If you are riding a motorcylcle in Florida, you might not have to wear a helmet. In 2000, Florida changed its helmet law to exclude riders who are 21 or older and have an insurance policy providing for at least $10,000 in medical benefits for injuries incurred as a result of a crash while operating or riding on a motorcycle. All riders who are younger than 21 or do not have insurance must still wear a helmet. This goes for when you’re driving the motorcycle as well as when you’re just the passenger.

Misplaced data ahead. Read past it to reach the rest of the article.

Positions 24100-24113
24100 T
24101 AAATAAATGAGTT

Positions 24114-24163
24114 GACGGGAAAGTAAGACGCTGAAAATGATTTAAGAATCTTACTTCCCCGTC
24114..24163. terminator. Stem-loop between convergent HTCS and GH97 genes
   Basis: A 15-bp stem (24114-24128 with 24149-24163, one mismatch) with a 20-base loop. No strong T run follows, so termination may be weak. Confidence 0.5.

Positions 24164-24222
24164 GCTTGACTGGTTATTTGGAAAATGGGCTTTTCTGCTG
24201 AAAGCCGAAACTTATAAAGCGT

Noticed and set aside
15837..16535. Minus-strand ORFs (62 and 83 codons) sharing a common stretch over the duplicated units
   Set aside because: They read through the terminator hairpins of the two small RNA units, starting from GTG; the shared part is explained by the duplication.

A violation of the helmet law is punishable as a nonmoving traffic violation. But some argue the consequences could be much more dire. An evaluation of the Florida law change by NHTSA found that motorcyclist deaths per 10,000 motorcycle registrations increased 21 percent during the two years after the law was changed compared with the two years before. Others say that it is a matter of personal choice and you should be able to ride without a helmet as an adult in this still free country. Florida seems to have a compromise. If you’re 21 or older with at least $10,000 of medical insurance coverage you don’t have to wear a helmet. You may be safer if you do, but are you less free if you are forced to? We suspect with the mandatory seatbelt laws in Florida and the controversies over universal healthcare that the arguments will heat up again. Just don’t ask me to take sides on this one!